The sting from hearing it was an arson-caused fire that reduced their church to rubble last November is still there. But when about 1,500 members of three wards attend Easter services Sunday at three scattered sites, their stake president says they’ll look beyond that loss without bitterness.
“The whole message of the Resurrection and the Easter message is one of hope and one of love and one of forgiveness,” said Craig Ahlstrom, who oversees the Lehi Stake of the Church of Jesus Christ of Latter-day Saints. “We look forward with hope. We are going to rebuild, and we are going to be moving forward.”
The stake center at 1430 N. Grand St., built in 1980, had been home to the Mesa Vista, Hillside and Lehi 2nd wards, each occupying the building for their three-hour Sunday block that includes a sacrament meeting, Sunday school classes and separate age-level priesthood and gender-specific groups.
Those wards, or congregations, were displaced by a middle-of-the-night fire on Nov. 19 that the U.S. Bureau of Alcohol, Tobacco, Firearms and Explosives ruled arson 10 days later. Officials said there was no reason to call it a hate crime. No arrest has been made, and Mesa Fire Department arson investigators continue to work the case.
Four months after the fire, the three wards are settled into a routine in which they share space with wards at three other church buildings within three miles of their former campus tucked behind the northwest side of Mesa City Cemetery. Hillside Ward members are accommodated at a church building at 700 S. Evergreen Road in Tempe. Mesa Vista Ward now meets at a church building at 15 W. First Ave. in downtown Mesa, and the Lehi 2nd Ward found a home in a meeting house at 810 E. Lehi Road.
“They were not at full capacity, so they were able to go in and assimilate into those buildings,” Ahlstrom said. “It is working out as well as to be expected.” The arrangement includes using overlapping schedules that permit the main hall to be used by one ward when members of another ward occupy the classrooms. Overlap is typically no more than an hour or so, he said.
Leaders at church headquarters in Salt Lake City have not announced whether a new stake center building will go up on the property, which was cleared of rubble and is still surrounded by a fence, Ahlstrom said.
“We hope within 30 days we will have a decision and know exactly what is going to happen — rebuilding or relocating,” he said.
“Certainly, it has been a challenge to drive past and see an empty lot now,” said Darlene Clifford, the stake’s Relief Society president.
Yet the setback has not had an impact on the work the three wards are doing, she said.
“It has been amazing — these women,” she said. “I visited each ward that was displaced, and it is just business as usual. They have this wonderful spirit about them.” Clifford said she expected to hear complaining about families having to move to another site or the extra drive time from their homes. “Every one of them found something very positive to say about the buildings. ... They were all extremely positive about the change,” she said.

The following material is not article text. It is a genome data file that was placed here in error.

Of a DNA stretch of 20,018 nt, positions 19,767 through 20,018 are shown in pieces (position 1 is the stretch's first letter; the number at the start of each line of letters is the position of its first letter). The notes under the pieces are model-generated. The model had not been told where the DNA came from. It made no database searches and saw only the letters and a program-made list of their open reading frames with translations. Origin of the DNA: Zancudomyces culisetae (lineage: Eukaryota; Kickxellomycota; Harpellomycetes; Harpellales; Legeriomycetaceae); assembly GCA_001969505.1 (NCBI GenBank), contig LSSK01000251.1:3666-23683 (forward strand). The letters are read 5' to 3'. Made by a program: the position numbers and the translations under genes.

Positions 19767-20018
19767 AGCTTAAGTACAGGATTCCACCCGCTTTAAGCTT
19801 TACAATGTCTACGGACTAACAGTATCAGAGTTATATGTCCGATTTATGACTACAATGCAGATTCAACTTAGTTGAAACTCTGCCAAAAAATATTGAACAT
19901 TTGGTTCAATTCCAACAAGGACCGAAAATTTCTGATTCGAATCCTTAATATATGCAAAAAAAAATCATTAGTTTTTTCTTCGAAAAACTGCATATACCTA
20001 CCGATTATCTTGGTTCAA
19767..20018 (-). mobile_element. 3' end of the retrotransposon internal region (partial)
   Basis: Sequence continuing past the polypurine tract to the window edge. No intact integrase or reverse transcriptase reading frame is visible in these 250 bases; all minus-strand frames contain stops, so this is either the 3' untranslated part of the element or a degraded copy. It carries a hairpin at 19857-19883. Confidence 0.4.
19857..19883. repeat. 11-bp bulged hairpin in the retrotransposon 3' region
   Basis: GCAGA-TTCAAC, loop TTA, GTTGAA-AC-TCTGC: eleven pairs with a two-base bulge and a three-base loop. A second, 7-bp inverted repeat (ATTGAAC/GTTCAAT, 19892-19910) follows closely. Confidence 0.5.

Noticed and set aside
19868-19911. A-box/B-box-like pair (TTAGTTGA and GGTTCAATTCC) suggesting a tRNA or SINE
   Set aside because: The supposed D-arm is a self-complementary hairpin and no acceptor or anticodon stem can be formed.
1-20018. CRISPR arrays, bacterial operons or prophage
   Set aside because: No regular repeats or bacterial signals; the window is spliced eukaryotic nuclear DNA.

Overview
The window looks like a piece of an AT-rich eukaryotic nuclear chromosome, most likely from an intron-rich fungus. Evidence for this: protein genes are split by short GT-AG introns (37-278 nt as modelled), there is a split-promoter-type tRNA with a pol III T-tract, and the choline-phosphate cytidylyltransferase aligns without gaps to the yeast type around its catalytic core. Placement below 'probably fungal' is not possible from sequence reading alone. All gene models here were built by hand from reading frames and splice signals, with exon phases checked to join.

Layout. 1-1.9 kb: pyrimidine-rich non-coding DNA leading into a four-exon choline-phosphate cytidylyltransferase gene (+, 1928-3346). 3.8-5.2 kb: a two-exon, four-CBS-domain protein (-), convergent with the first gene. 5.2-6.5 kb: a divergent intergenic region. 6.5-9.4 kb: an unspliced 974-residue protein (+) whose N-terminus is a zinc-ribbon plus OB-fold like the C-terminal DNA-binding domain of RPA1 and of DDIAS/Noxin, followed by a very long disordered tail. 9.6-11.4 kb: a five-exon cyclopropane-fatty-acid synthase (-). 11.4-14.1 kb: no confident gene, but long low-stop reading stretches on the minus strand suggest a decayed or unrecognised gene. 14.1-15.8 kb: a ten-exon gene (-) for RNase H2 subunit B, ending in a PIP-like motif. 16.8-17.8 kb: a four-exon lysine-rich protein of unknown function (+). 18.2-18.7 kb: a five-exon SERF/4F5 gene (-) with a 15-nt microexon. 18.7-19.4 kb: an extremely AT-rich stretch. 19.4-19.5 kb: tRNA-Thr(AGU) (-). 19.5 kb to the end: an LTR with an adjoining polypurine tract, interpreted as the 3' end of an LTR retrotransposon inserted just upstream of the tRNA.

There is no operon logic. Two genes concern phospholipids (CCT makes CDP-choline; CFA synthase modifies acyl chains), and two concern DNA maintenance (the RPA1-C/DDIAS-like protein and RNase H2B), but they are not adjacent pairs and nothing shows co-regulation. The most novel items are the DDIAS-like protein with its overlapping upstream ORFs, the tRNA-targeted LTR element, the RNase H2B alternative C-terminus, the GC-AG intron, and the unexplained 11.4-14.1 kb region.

“They just conduct themselves like they always have,” she said.
Clifford told of a “wonderful outpouring” of support and offers to help from people.
Many church members came and went in the night and morning hours of the fire and grimly watched the meeting house incinerate. Two church computers melted in the fire, yet information was retrieved from their hard drives. “That’s almost in the category of the miraculous,” Ahlstrom said.
Clifford recalled telling her 15-year-old daughter, Shelby, that morning about the fire. “I was trying to be real strong, and I said, ‘Honey, it is just bricks and mortar,’ and she looked at me very sincerely and said, ‘Yes, and memories, Mom.’
“My son’s eagle feather from his Eagle Scout award was in that building and went up in smoke, along with all the memories of all the activities and things we did in worship there,” she said.
Ahlstrom said church members have felt more a sense of loss than grief from the fire.
“A lot of people were baptized there and had funerals for some of their children, parents and grandparents,” he said.
“We are a pretty forgiving people,” said the 52-year-old stake president. “There is nothing we can do about it. We can sit there and feel vengeful and say, ‘Man, I’d really like to know who did this and get them put away,’ but I don’t think anyone is harboring those feelings at all.”
If someone were arrested, he said, members would “just hope they can get their personal issues resolved and move on.”
Clifford remembers the morning call about the fire. “I woke my husband up, and we were just sick. This felt horrible,” she said.
“I heard it was not a hate crime, but it was arson,” Clifford said. “I don’t know how you differentiate between the two, but it wasn’t particularly directed at the faith. It made me feel sad for the people who had done it because, I thought, this is something they have to live with, and the consequences of it.”
Clifford said if a new stake center is built, it will likely take two years before it could be occupied. “We are settled in for whenever it happens — taking the time it takes and making the most of it,” she said.
“We forgive,” Ahlstrom added. “We are not going to hold any grudges. We will move forward and not look back. That is what the gospel of Jesus Christ is about, and that is the big part of our lives, and we emulate that in everything we do.”